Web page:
Kluwer Arbitration Blog | 6 November 2022
ECT modernisation perspectives: unpacking the impact of the revised ECT text on dispute resolution
by Simon Maynard, Mikhail Kalinin (King & Spalding)
The Energy Charter Treaty (ECT) has long been subject to debate focusing on its perceived chilling effect on energy transition, the compatibility of intra‑EU disputes under the ECT with EU law, and the cost-efficiency of investment arbitration.
On 24 June 2022, after five years of negotiations, the Energy Charter Conference Member States reached an agreement in principle regarding revisions to the ECT. The amended text is expected to be adopted (subject to legal revision required to finalise it) by the Energy Charter Conference on 22 November 2022.
This article focuses on the implications of the revised text for dispute resolution under the ECT (see further coverage on the Blog here). We address the environmental focus of the anticipated reforms and conciliation of State-to-State disputes relating to sustainable development and climate change. We also comment on the amended definitions of Investors and Investments, the intra-EU application of the ECT, and a new procedure for early dismissal of frivolous claims. In concluding, we briefly consider the possible future of the ECT following the withdrawal plans recently announced by a number of EU Member States.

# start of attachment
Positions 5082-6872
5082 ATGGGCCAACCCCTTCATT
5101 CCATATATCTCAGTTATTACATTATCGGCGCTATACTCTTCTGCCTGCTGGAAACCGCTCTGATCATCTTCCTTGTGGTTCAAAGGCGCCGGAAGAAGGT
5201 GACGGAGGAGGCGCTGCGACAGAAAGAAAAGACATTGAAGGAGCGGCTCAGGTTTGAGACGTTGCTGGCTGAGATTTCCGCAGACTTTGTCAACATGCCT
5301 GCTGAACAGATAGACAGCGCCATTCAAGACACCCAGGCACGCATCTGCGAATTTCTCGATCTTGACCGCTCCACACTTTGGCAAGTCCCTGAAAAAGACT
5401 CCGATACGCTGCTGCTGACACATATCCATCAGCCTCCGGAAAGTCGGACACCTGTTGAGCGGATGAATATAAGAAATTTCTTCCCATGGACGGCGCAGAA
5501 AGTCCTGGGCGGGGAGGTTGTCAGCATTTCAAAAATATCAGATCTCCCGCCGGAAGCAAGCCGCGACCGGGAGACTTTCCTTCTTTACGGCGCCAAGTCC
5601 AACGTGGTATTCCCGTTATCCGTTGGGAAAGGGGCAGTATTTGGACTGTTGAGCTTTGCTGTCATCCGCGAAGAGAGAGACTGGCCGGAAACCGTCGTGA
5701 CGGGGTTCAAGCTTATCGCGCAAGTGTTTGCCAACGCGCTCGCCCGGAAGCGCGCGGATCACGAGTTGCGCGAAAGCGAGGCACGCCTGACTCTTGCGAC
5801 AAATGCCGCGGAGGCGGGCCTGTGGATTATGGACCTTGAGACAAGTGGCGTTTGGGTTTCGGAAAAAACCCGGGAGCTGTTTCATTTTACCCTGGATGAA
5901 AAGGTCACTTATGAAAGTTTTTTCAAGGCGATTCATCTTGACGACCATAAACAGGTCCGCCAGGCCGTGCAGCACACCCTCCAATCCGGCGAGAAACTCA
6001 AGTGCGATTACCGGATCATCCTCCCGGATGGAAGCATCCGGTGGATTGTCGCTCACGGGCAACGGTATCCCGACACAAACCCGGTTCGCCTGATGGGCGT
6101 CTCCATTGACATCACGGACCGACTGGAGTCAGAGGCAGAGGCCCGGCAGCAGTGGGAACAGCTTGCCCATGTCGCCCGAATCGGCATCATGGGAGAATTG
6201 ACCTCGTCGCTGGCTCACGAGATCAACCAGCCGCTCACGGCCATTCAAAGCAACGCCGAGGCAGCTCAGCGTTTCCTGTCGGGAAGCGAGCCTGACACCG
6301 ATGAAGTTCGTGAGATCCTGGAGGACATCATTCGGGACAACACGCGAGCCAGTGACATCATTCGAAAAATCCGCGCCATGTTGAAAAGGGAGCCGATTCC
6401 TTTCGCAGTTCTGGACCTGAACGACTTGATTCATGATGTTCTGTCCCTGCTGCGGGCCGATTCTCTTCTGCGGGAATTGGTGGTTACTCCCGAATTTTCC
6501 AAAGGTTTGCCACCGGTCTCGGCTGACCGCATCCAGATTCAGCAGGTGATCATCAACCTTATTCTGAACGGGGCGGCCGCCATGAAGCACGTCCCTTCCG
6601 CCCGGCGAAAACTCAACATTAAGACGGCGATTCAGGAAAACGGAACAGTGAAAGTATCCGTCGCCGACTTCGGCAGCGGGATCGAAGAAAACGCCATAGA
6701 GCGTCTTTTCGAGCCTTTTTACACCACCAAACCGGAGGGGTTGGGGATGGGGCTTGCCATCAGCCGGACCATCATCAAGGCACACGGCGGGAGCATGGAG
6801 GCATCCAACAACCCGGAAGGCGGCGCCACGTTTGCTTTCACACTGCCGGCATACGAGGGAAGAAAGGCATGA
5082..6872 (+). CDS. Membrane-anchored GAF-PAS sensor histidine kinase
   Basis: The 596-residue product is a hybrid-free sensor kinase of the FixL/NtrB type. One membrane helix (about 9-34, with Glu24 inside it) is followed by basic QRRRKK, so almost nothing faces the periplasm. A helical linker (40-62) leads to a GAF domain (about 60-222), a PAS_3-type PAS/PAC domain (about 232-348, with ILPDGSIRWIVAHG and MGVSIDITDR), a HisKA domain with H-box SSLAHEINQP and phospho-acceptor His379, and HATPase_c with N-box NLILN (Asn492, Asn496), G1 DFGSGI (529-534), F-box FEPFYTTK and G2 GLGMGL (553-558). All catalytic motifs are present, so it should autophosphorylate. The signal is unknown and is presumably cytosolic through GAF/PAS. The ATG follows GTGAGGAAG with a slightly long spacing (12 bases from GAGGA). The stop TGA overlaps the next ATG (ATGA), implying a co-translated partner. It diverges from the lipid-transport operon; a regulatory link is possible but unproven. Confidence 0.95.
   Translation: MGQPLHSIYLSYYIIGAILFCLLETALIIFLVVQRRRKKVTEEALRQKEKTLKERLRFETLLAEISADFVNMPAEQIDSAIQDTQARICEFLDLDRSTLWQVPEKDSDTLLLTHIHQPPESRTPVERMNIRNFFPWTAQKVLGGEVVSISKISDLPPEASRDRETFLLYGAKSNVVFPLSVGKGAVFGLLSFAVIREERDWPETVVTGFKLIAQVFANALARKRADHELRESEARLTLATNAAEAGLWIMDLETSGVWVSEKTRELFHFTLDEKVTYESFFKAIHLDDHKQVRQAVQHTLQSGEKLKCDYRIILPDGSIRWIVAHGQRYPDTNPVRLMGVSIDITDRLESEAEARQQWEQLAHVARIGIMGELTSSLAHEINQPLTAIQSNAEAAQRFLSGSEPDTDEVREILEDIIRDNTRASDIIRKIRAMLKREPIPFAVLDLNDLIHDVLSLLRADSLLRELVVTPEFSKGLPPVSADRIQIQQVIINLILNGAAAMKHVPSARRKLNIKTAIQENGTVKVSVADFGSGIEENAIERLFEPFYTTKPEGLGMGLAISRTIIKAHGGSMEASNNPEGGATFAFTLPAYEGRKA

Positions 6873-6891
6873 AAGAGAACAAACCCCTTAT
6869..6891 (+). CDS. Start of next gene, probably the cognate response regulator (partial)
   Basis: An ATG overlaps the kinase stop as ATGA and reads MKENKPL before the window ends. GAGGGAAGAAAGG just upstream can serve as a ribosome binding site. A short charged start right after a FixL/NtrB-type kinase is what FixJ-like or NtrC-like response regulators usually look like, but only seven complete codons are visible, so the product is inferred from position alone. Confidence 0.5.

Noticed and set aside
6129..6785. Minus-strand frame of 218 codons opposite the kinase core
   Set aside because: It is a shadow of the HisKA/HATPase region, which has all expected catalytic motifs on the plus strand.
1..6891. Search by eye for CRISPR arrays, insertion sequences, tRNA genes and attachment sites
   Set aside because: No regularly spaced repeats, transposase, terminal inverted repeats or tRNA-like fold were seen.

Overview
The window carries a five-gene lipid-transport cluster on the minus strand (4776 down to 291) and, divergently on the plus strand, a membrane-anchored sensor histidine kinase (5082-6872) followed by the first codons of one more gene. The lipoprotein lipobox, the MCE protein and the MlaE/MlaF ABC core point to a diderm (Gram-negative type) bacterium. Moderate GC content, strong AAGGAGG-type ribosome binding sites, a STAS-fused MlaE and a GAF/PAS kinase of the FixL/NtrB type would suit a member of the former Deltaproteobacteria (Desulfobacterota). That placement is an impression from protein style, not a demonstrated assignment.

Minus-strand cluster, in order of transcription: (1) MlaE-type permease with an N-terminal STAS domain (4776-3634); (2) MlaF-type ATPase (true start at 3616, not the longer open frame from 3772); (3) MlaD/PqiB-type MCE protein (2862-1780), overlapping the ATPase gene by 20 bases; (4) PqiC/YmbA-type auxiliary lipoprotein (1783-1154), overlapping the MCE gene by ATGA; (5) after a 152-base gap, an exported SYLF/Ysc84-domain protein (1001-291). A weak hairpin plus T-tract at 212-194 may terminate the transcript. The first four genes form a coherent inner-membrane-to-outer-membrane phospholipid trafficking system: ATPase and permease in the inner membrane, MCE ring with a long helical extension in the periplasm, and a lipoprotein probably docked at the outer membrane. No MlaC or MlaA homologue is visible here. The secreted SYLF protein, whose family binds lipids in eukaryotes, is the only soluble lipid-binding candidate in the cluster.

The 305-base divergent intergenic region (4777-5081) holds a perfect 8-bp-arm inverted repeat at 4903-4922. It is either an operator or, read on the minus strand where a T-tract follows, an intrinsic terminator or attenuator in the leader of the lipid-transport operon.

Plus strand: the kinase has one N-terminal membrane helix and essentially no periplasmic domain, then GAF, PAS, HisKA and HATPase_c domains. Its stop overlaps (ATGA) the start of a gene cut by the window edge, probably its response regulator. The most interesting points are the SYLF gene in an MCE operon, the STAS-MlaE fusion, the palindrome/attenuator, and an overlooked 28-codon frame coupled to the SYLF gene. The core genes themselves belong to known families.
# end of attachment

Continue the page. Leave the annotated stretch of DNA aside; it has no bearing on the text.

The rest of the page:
The Greening of the ECT
Some of the most significant changes to the ECT seek to address the ECT Contracting Parties’ desire to promote sustainable development and combat climate change.
First, the modernised ECT will apply to new types of fuels, including hydrogen, anhydrous ammonia, biomass, biogas, and synthetic fuels. The ECT will also apply to the capture, utilisation and storage of carbon dioxide conducted to decarbonise the energy system. However, the ECT will allow for a gradual phase out of fossil fuels by individual Contracting Parties. For example, it is anticipated that the ECT will not apply to any new investments made in the EU and UK after 15 August 2023 in the fossil fuel industry and electricity produced from fossil fuels (subject to certain exceptions for low carbon investments) and potentially excluding protection for existing fossil fuel investments by or before 31 December 2040.
Second, the Contracting Parties agreed to clarify and amend relevant substantive provisions.
Third, the Contracting Parties also agreed to significantly expand Article 19 on Sustainable Development and add a new provision on Climate Change and Clean Energy Transition.
State-to-State Dispute Resolution